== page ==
June 2017 Cochlear

Student Rebecca Livesey from Altrincham is the winner of the £6,000 2017 Cochlear™ UK & Ireland Anders Tjellström Scholarship Award for outstanding students who have overcome hearing loss. Rebecca, 19, who has just finished her first year of Bioengineering with a year in industry was born without both external ear canals, a condition known as bilateral atresia. Like many children with atresia, Rebecca also had microtia, an outer ear malformation. As a result, she had a conductive hearing loss that could have severely delayed her development.

Rebecca’s treatment began when she was 3 months old with a Baha headband designed for infants and very young children before they’re old enough for an implant. At the age of 7, she was implanted with her first Baha system, Rebecca recalls her first experience of the Baha sound processor, "I remember the day I got my first Baha, once the Audiologist had fitted the Baha he asked my mum to take me for a short walk around the hospital to acclimatise. My mum was a little worried because I was very quiet but when she asked me what my Baha was like I turned to her and replied - it’s like magic.” "Two years later I had a second Baha giving me hearing in both ears for the first time in my life. Without a doubt, having Baha fitted has changed my life. People are often surprised when they find out that I wear Baha as they are unaware that I have any hearing difficulty. The sound quality has allowed me to pursue hobbies such as studying Piano and Violin.

My Baha have enabled me to be confident in social situations and as a public speaker. It has given me the chance to take on leadership positions such as my role as a National Citizenship Service Graduate mentor, a young leader at my local Brownie pack and as a tutor at Explore Learning. All of these positions have helped me grow as a person and given me much enjoyment."

Rebecca attended mainstream school, and with the support of family, friends and hearing healthcare professionals at the Salford Royal Hospital Audiology Department - as well as lots of hard work and determination – achieved excellent exam results before continuing to advanced education. On hearing that she had won the award, Rebecca said "I am so excited to have been honoured with this award, having two Baha has changed my life and now hopefully this scholarship will help me to give the same to others by helping me with my Bioengineering degree. The people at Cochlear have already given me so much by creating the hearing aids which have helped me to become the person I am today, I am incredibly grateful that they have chosen to continue helping me through my studies."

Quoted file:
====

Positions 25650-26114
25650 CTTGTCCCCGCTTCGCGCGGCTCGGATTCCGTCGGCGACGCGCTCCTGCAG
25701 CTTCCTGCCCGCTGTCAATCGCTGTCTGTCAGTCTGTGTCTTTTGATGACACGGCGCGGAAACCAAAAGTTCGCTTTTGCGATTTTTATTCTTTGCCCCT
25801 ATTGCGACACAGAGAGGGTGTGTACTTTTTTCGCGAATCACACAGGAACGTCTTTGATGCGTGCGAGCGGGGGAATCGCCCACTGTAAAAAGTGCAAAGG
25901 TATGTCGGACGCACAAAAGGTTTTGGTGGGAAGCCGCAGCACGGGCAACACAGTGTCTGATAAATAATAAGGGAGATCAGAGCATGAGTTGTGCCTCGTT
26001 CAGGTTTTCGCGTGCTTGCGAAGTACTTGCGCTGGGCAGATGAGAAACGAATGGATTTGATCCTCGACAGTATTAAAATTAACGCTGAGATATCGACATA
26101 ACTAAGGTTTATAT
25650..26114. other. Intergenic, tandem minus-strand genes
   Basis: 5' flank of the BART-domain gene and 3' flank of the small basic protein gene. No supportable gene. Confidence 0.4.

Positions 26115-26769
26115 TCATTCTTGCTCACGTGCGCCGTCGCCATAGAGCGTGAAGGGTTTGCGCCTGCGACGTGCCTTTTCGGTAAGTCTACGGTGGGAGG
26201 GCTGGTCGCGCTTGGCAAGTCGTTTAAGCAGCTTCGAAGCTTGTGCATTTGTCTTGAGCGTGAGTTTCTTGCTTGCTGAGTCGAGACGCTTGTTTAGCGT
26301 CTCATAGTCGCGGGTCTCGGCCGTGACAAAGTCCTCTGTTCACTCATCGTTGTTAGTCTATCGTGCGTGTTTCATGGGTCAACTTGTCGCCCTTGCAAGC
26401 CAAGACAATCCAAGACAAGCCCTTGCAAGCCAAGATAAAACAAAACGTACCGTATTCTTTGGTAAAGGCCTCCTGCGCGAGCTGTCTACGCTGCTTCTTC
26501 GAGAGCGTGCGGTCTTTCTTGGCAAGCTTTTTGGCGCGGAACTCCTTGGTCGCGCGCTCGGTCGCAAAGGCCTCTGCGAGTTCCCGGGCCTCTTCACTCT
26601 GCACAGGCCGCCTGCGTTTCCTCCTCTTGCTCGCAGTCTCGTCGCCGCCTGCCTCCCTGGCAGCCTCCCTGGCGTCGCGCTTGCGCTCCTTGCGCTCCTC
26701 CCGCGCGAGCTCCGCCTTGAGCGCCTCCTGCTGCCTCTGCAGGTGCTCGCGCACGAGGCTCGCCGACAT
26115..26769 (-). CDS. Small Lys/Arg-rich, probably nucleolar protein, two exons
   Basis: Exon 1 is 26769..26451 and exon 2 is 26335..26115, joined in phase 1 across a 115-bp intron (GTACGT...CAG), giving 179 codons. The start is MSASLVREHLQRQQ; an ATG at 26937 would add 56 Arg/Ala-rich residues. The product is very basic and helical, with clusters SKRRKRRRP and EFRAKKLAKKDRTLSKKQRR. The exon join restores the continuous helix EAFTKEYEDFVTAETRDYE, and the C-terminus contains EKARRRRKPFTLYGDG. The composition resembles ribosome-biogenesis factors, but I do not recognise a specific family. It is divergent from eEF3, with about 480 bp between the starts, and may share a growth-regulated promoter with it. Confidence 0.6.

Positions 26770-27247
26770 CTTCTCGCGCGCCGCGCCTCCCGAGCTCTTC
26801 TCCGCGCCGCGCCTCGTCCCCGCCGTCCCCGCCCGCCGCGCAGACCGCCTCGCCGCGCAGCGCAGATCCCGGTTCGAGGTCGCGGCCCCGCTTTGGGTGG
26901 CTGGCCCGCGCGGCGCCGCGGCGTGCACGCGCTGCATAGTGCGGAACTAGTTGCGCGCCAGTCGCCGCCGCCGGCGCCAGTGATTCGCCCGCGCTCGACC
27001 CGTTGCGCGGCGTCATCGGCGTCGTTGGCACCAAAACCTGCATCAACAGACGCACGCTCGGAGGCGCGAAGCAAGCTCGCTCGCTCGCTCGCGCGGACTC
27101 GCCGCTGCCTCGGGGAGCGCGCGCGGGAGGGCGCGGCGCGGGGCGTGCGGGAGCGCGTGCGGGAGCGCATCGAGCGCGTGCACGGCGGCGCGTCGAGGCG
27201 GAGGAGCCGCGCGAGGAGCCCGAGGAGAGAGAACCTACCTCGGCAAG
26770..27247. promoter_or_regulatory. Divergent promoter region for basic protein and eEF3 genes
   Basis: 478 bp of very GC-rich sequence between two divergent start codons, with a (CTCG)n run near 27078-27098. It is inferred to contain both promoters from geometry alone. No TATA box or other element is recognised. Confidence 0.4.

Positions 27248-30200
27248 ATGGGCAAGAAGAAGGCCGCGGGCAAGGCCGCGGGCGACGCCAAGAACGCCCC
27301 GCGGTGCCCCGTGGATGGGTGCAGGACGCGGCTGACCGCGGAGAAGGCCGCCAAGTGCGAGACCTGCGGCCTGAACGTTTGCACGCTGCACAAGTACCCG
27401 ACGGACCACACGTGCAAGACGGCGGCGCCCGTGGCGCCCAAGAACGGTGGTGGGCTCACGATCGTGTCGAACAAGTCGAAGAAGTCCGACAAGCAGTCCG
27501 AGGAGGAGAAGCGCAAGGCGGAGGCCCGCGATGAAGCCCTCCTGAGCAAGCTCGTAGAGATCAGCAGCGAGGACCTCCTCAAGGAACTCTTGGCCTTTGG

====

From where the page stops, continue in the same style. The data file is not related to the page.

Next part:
Stuart Thomas, General Manager adds, "At Cochlear, our mission is - we help people hear and be heard. We empower people to connect with others and live a full live. We help transform the way people understand and treat hearing loss and we innovate and bring to market a range of implantable hearing solutions that deliver a lifetime of hearing outcomes. The scholarship is a great way to demonstrate our commitment to this mission and recognises outstanding academic success as well as Cochlear’s ideals of leadership and humanity. It is a great achievement to receive the award and we are extremely proud to honour Rebecca. We look forward to seeing what the future holds for her."

A support team of hearing healthcare professionals from the Salford Royal Audiology Department attended the ceremony. Gemma Jones, Professional and Operational Lead for Audiology, said ‘Salford Audiology is incredibly proud of Rebecca’s achievements and we are honoured to share this celebration with her. It is wonderful to see one of our patients being awarded this great opportunity. We wish Rebecca every success with her future studies and chosen career’.

The Anders Tjellström Scholarship Award is a unique award open to Baha System recipients in the UK & Ireland. Awarded by Cochlear, this scholarship has been set up to help fund recipients’ university studies. The UK award was established in 2014 in honour of Dr Anders Tjellström to thank him for his lifelong pursuit of finding a solution for people with hearing loss and his pioneering work in the field of bone conduction hearing implants.

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